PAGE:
Murray Rae's contribution, "The Unholy Notion of 'Holy War'," is, unsurprisingly, one of my favorites. In his first section, he talks about the pacifism of the early church, providing several quotes from early church fathers, and then discusses the reasons for the church's widespread change of heart (Constantine's "conversion," the rise of the Holy Roman Empire, and Augustine's influence). The second section deals with objections to pacifism from Reinhold Niebuhr and Karl Barth, who essentially said that pacifism is unrealistic because every once in a while coercion is necessary. He responds to them in the third section by appealing to the teaching and example of Jesus, whose self-sacrifice and resurrection provide the model for Christian ethics. Jesus, he says, "refused the temptation of political or armed power and accepted that it would cost him his life." Furthermore, this example "is to be followed not because a more satisfactory outcome is thereby assured [in human history] but because it is not our will but God's that should be done." Thus, to think in terms of war being sometimes necessary is to think in strictly human terms, which amounts to "the abandonment of Christian ethics."(16) On divine war in the Bible, Rae says, "Christians must take more seriously" the new commandment which Jesus introduced which is "more stringent than the old," and in which "war waged with the implements of violence and destruction is always a failure . . . [and] can never be holy."(17) Altogether, I found this to be one of the strongest and most compelling contributions.
The final contribution is "'Holy War' and the New Atheism" by Stephen Williams. Approaching new atheism from a different angle than that of Stewart, Williams highlights several problems with New Atheist thinking, which is guilty of the same kinds of errors as those of Christian fundamentalism; namely, they are based on straw men, sweeping generalizations, caricatures, and simplistic literal readings of Scripture. One example is the New Atheist reading of the "holy war" passages in Scripture, which Williams says are pre-Christian.(18) A nuanced reading, he says, would "seek to understanding the ways of God in the Old Testament," utterly defined by pathos and which respond to violence with grief.(19) So at the very least, divine war was an accommodation that God made with sorrow for the sake of preserving Israel in order for Jesus to penetrate our violent world with his message of peace. While he is often insightful, Williams' line of thinking is sometimes hard to follow and his chapter lacks focus. His assertion at the end that New Atheism is a "holy war" against religion is odd and I couldn't help but feel like I missed the point.
The afterward, written by Jeremy Evans and Heath Thomas and entitled "Old Testament 'Holy War' and Christian Morality: Where do we go from here?" seeks to wrap things up by providing what needs to be considered in future discussions of this pressing issue: 1) we shouldn't confuse an "is" with an "ought" in Scripture, meaning we shouldn't see all the violence in the Bible as divinely ordained, but should distinguish what is divine violence from what is not; 2) we need to distinguish between objective and absolute commands, meaning we should set apart commands that were for a specific time, situation, and people and not for all followers of God; 3) we need to pay attention to the vital role of Scripture (see here for a recent blog in which I posit that the issue of divine violence is primarily an issue of the authority of Scripture). While I agree with all of these, their discussion of them includes conservative assumptions that do not apply to progressive Christians, including certain contributors to this collection. For example, they say at one point "God indeed commanded 'holy war'," which begs the question, "What about the many Christians who don't believe he did?"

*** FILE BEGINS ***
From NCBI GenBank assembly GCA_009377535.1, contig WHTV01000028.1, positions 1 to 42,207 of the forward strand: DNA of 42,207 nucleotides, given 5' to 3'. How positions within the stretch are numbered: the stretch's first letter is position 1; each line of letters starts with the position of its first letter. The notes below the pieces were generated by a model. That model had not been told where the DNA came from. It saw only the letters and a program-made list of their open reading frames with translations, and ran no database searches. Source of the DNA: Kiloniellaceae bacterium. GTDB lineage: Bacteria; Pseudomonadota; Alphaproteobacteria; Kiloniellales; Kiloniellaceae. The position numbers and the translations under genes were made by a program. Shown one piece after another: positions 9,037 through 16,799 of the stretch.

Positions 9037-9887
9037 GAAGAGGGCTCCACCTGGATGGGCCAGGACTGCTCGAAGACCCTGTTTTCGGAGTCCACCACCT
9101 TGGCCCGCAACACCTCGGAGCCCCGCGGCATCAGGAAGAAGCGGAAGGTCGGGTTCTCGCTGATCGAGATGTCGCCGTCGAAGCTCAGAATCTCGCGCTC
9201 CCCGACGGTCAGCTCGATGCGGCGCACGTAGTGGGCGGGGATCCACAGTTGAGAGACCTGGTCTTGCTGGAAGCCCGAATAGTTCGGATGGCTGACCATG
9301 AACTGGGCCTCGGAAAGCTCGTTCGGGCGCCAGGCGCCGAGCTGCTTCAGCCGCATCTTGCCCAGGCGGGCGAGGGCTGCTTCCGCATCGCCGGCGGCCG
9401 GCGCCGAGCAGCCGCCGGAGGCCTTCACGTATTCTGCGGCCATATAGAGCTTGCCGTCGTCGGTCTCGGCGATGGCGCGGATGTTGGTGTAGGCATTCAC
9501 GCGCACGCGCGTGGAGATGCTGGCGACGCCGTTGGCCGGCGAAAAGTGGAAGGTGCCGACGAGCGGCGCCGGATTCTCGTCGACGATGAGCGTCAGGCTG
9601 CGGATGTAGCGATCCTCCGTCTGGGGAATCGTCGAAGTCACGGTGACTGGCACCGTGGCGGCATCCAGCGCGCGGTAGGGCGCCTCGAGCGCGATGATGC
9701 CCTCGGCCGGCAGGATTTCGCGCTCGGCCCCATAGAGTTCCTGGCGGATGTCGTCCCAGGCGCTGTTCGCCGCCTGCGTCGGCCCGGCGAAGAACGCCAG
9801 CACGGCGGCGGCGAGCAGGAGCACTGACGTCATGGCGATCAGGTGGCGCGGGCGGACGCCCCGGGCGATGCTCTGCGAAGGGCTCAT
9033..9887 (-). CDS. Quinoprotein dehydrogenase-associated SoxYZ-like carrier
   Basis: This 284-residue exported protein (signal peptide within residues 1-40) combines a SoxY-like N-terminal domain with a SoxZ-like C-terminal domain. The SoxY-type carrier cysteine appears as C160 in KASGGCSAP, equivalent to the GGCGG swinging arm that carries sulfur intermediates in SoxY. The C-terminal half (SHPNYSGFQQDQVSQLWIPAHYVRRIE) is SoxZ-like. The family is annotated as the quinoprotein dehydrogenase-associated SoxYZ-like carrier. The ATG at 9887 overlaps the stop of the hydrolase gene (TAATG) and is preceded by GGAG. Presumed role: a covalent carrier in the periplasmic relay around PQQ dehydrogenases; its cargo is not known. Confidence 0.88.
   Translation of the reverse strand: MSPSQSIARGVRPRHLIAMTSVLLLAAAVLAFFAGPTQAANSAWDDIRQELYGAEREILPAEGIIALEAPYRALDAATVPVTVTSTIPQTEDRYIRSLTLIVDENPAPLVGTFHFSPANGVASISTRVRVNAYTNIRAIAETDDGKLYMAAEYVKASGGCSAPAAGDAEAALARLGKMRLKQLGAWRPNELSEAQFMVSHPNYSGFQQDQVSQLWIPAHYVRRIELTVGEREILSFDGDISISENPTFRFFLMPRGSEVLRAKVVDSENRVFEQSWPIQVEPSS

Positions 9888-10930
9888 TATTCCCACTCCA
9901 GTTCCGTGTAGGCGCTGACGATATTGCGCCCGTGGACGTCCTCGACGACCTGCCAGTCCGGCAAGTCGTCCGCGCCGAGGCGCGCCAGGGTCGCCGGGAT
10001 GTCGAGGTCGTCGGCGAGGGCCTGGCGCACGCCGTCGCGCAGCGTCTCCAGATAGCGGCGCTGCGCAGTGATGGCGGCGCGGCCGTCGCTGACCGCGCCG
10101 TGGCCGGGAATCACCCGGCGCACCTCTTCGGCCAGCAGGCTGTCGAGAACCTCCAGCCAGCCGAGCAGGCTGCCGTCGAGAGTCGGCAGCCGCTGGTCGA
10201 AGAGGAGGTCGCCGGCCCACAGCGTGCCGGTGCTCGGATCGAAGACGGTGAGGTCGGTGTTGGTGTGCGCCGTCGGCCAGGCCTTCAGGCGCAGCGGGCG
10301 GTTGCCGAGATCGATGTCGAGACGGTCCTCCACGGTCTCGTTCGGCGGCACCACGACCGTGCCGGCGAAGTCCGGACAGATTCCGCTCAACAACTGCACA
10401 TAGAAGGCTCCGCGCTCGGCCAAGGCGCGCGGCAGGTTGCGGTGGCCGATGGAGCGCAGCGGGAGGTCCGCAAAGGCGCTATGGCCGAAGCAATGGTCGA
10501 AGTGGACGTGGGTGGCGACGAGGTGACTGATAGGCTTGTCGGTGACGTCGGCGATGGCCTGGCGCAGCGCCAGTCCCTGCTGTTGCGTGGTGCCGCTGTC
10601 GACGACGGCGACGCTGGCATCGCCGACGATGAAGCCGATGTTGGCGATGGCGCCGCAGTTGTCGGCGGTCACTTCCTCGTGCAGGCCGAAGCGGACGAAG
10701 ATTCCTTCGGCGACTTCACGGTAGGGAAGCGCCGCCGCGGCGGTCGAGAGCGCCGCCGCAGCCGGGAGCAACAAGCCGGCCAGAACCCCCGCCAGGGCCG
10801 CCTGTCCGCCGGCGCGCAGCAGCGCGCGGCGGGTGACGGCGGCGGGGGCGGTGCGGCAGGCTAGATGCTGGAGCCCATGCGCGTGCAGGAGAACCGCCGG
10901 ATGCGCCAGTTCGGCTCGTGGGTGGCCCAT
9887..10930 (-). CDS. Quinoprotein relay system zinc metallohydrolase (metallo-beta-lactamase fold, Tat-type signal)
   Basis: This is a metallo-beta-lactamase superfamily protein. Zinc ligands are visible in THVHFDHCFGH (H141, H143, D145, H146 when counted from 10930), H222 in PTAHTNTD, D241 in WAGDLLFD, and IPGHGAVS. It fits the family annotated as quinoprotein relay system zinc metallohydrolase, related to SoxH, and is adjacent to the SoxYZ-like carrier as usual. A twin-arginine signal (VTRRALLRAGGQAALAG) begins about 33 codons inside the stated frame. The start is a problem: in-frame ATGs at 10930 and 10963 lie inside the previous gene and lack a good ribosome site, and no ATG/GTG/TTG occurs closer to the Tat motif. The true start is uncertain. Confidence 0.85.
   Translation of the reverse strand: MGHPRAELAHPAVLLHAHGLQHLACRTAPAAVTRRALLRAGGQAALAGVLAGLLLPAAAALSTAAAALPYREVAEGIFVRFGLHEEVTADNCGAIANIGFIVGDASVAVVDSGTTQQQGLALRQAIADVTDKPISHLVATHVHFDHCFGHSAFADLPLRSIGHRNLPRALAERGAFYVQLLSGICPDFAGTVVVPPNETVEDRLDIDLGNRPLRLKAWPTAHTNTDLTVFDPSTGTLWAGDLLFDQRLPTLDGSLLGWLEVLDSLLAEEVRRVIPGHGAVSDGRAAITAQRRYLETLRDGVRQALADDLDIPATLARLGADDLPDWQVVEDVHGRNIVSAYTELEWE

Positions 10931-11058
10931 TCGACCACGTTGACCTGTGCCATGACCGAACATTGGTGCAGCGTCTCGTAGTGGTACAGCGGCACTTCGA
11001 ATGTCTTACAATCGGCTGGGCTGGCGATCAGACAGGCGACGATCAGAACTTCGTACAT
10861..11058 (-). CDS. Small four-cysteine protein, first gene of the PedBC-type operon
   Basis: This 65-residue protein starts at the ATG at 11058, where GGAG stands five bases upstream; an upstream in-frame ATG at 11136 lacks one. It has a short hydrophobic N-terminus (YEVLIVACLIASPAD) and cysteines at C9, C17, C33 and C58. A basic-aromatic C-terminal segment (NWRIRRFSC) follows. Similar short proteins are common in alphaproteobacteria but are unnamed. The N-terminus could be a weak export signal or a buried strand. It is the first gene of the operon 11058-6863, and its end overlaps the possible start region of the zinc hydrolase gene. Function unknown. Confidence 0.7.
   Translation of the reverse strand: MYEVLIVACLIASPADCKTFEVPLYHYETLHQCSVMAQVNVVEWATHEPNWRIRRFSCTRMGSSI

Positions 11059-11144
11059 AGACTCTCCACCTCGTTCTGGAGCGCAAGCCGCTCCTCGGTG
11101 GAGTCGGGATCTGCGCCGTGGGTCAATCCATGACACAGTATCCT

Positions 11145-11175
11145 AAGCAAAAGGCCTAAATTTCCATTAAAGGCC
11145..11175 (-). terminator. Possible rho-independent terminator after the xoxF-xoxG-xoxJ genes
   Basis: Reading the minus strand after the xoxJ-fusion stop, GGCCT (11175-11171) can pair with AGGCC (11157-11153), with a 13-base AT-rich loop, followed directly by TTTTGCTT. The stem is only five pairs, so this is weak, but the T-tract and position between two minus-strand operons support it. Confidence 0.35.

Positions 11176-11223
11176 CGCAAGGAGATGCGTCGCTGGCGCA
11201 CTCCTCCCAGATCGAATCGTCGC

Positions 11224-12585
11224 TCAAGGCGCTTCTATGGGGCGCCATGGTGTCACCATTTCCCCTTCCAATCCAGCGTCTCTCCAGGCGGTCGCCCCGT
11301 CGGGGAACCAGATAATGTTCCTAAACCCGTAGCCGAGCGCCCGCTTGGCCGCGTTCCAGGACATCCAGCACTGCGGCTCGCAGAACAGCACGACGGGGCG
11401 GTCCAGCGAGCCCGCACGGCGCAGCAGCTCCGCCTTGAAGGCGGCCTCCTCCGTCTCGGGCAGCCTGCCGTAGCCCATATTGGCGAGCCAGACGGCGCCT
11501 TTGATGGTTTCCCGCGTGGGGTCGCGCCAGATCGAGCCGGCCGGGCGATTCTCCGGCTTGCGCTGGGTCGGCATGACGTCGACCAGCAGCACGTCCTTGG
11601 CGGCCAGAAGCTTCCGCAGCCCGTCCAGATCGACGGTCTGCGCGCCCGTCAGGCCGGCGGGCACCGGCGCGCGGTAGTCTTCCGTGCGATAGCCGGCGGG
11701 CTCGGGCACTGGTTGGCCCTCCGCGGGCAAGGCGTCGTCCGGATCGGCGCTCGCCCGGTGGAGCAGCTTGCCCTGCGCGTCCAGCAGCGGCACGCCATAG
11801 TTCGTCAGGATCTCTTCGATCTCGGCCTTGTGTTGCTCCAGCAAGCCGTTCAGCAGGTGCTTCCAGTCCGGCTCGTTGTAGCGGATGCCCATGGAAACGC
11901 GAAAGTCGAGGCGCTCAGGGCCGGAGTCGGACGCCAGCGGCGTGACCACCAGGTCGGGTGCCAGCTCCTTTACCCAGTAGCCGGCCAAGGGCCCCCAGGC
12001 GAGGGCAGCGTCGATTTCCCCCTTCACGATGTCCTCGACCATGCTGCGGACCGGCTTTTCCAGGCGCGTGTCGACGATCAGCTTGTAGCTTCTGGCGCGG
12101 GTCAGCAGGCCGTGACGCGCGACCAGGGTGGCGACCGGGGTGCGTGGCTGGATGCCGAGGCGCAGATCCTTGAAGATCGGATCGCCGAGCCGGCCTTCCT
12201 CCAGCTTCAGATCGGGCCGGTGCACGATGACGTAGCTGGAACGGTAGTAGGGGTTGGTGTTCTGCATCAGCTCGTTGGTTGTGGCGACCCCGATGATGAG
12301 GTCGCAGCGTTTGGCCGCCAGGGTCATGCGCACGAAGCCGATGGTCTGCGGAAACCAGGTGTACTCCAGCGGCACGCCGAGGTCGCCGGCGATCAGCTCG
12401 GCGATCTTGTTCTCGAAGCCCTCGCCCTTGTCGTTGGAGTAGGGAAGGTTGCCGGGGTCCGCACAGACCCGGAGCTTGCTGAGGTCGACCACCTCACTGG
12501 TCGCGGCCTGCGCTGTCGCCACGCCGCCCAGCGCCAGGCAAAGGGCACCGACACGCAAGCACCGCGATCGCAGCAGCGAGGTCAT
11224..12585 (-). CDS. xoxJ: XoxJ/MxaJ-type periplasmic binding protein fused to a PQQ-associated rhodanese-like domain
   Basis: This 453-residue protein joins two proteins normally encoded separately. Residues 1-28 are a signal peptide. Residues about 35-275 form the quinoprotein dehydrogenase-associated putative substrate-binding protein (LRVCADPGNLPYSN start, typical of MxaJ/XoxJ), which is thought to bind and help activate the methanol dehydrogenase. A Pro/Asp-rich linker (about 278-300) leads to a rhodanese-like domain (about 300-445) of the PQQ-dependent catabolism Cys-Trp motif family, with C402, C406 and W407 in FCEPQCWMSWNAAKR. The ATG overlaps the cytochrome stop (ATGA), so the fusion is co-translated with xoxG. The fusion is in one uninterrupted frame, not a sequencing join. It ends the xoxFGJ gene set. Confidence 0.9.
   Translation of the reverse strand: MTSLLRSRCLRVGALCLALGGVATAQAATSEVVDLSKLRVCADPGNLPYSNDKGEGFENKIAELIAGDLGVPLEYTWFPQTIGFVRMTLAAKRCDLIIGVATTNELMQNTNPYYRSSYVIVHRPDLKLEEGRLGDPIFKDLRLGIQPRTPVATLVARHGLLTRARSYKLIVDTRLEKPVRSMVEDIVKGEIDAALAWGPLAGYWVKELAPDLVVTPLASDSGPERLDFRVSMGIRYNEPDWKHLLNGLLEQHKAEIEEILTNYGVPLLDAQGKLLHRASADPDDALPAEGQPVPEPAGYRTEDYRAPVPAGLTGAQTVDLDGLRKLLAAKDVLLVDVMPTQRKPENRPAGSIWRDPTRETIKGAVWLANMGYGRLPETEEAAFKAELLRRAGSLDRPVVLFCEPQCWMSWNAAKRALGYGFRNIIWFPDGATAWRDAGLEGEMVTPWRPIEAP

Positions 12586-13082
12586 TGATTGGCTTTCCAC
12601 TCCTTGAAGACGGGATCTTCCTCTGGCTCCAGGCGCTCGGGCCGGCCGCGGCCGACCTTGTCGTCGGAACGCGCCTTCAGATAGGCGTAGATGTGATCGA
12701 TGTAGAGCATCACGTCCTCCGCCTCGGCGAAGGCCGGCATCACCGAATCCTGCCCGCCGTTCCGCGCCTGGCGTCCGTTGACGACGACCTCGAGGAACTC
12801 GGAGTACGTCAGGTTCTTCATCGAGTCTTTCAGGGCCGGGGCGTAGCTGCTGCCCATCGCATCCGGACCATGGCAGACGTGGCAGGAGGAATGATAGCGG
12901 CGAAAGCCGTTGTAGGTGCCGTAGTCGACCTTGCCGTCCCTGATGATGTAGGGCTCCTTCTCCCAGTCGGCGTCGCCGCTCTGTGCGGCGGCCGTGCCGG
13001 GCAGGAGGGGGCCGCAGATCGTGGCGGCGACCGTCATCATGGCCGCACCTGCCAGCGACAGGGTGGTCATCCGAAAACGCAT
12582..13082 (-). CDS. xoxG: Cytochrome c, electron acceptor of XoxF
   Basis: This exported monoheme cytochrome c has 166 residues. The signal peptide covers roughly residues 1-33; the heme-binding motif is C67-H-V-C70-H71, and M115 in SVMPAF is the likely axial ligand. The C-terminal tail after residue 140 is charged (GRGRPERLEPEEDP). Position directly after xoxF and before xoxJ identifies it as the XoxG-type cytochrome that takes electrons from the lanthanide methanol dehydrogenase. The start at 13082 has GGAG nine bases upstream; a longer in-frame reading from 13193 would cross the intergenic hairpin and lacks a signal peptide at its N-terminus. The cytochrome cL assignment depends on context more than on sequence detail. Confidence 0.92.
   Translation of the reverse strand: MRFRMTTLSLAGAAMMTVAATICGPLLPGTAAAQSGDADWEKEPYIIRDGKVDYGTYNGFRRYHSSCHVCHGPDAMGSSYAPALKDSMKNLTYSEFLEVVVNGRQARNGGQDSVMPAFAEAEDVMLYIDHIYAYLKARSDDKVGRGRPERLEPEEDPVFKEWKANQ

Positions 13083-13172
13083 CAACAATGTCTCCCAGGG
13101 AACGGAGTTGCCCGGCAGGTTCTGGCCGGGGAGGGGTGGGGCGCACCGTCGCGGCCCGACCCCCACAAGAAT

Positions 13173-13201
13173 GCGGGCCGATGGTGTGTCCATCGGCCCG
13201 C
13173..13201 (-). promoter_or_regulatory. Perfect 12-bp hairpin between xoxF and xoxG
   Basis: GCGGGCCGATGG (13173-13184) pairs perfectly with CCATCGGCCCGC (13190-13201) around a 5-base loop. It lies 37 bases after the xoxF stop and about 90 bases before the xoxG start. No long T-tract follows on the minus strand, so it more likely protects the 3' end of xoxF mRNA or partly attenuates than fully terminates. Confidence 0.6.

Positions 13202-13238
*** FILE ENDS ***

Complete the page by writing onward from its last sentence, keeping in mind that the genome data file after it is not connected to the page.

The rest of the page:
Overall, Holy War in the Bible is perhaps the best introduction to the topic of divine war in the Bible that one could read. It would have been even better if they included a chapter on war in Revelation (the one on wrath and vengeance doesn't quite cover it), and if they included a contribution from a more liberal perspective. Notwithstanding, I highly recommend it, as it offers several differing viewpoints, all of which are presented with sophistication. It also includes a tremendous bibliography, and each chapter has a ton of footnotes with other great sources to check out. For the thoughtful Christian, for the student or teacher of the Bible, for the Pastor, for whoever interested in this topic, get this book. It's probably the best place to start.
(1) See Roland H. Bainton, Christian Attitudes Toward War and Peace: A Historical Survey and Critical Re-evaluation (Nashville: Abingdon, 1960).
(2) See Earl, "Joshua and the Crusades," 39.
(3) See Ibid., 29-34.
(4) Chapman, "Martial Memory, Peaceable Vision," 57.
(5) Ibid., 63.
(6) Ibid., 65.
(7) Thomas, "A Neglected Witness to 'Holy War' in the Writings," 82. Holy war is put in quotes throughout the book, because several contributors note the invalidity of the phrase for referring to the Bible's war material. One wonders why they didn't just call the book "Divine War in the Bible" or something else, so that all the contributors didn't have to put "holy way" in quotes all the time.
(8) Gombis, "The Rhetoric of Divine Warfare in Ephesians," 100. Emphasis his.
(9) Bandy, "Vengeance, Wrath and Warfare as Images of Divine Justice in John's Apocaylpse," 114.
(10) Heimbach, "Crusade in the Old Testament and Today," 190.
(11) See Ibid., 196.
(12) Norman Gottwald, All the Kingdoms of the Earth: Israelite Prophecy and International Relations in the Ancient Near east (New York: Harper & Row, 1964).
(13) Glen H. Stassen, "Just Peacemaking Reduces Terrorism between Palestine and Israel," in War in the Bible & Terrorism in the 21st Century, eds. Richard S. Hess and Elmer A. Martens (Winona Lake: Eisenbrauns, 2008), 127-148.
(14) Glen H. Stassen, Just Peacemaking: Transforming Initiatives for Justice and Peace (Lousville: Westminster John KNox Press, 1992).
(15) Stewart, "'Holy War,' Divine Action and the New Atheism," 273. Emphasis his.
(16) Rae, "The Unholy Notion of 'Holy War'," 306.
(17) Ibid., 310-311.
(18) Williams, "'Holy War' and the New Atheism," 323.
(19) Ibid., 324.